The Halloween Folklore Around Sugar from GM Sugarbeets

The Halloween Folklore Around Sugar from GM Sugarbeets

Everyone loves sugar! According to the USDA, global sugar consumption for 2016/17 is forecast at a record 174 million metric tons. In 2015/16, it is predicted that approximately 10.9 million metric tons of sugar will be consumed in the United States alone.

With Halloween right around the corner, sugar is certainly on everyone’s mind. According to the National Confectioners Association, the sales of candy are projected to be around $2.6 billion during the 2016 Halloween season.

Many don’t realize that sugarbeet sugar actually accounts for 20% of the world’s production of sugar. In her TheSweetTruth blog , sugarbeet farmer Laura cites that beet sugar represents 54 percent of domestic sugar production in the U.S. and that America’s sugar beet farmers produce enough beet sugar to meet the sugar needs of over 132 million Americans every year.

Further, more than 90 percent of the sugarbeets grown in this country are genetically modified (GMO). And genetically modified sugar beets make up half of the U.S. sugar production.

So if you’re eating Halloween candy this year, which probably contains sugar, chances are those foods are GMO. The term GMO can be an unfamiliar and even scary but there is no need to worry. The refined sugar that you eat is the same at the molecular level, regardless of whether it is grown from conventional, organic or genetically engineered seeds.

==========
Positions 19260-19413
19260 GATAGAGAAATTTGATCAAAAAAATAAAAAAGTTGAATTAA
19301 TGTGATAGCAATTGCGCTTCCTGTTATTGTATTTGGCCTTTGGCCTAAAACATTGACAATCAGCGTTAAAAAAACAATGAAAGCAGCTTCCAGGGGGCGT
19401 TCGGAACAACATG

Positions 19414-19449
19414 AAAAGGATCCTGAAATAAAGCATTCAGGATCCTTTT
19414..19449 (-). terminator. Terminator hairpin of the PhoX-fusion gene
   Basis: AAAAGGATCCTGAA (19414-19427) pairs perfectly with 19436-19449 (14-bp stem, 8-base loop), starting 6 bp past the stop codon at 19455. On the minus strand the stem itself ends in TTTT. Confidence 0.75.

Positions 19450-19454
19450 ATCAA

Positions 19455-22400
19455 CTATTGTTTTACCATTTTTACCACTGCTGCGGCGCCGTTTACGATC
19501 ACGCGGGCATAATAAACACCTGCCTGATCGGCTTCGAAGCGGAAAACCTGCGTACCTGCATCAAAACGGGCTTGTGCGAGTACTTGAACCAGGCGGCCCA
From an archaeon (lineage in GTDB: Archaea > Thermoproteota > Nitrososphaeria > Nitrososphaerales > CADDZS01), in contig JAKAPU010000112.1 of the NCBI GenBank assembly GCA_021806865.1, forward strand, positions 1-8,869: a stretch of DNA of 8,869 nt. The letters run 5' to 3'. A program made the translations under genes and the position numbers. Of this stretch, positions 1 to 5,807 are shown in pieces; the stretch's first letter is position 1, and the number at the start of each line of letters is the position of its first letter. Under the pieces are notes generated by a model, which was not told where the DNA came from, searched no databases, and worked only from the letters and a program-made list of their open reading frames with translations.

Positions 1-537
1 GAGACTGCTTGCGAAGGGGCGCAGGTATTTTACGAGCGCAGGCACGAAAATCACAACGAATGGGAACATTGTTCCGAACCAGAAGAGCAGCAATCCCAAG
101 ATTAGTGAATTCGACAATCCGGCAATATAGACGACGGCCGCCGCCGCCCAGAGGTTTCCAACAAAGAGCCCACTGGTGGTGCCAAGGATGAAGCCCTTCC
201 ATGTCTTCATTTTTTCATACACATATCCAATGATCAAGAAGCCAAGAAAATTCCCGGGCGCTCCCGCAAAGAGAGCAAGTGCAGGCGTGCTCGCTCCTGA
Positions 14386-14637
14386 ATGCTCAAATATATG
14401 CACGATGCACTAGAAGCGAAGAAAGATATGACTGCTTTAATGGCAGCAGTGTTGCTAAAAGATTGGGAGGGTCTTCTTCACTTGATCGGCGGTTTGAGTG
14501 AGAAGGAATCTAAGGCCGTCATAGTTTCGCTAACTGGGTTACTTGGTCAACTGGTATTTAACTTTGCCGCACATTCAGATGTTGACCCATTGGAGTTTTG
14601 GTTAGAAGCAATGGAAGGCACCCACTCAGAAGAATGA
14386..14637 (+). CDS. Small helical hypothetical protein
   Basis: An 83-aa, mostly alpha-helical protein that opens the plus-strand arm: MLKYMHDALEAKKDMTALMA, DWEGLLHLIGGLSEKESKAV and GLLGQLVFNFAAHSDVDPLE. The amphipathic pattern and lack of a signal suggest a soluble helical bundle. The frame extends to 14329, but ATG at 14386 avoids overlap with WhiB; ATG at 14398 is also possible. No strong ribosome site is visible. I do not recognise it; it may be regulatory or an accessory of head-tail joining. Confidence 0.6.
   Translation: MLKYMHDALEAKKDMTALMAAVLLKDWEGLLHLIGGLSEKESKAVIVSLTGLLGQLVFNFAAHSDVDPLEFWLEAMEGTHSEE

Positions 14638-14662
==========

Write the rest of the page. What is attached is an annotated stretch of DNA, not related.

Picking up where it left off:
Let’s break it down. Sugar made from GM sugarbeets is indistinguishable from other sugar because the GMO protein in the beets is removed in processing.

Sugar from all sources has been tested at the molecular level, and scientific evidence has proven that there is no DNA or protein present in refined sugar.

Therefore, sugar, whether from sugar beets and sugarcane or from sugar crops grown using conventional, biotech or organic methods, is identical. Furthermore, there is also no difference between domestically and internationally grown sugars.

Today, biotechnology-enhanced sugar beets are helping growers manage weeds, improve productivity and lessen impacts on the environment, while preserving a sustainable and geographically diverse supply of sugar. Read more here.

What about cross contamination between GM Sugarbeets and non-GM Sugarbeets?

The Genetic Literacy Project does a great job of answering this common question among consumers.

“Sugar beets are biennial and do not produce flowers when grown for sugar; the only time pollen is shed from a sugar beet plant is during seed production.

“All commercial seed production for the entire U.S. occurs in Oregon. Sugar beets are close relatives of Swiss chard and table beets, so they can fertilize each other and they are all present in Oregon.

“Upon introduction of GE sugar beets, the sugar beet seed companies recognized the need to voluntarily implement practices to reduce the risk of unintended pollen flow. They identified publicly where they were located so organic farmers could mind isolation distances, they increased their minimum isolation distance to greater than twice the Oregon Seed Certification program mandate, and they moved the GE trait to the female side of the hybrid (the side that does not produce pollen) so only conventional pollen would be present.”

So don’t fall for false misrepresentation and scare tactics around the use of GMOs. Halloween is a pass that grants you permission to indulge in your favorite sweets.

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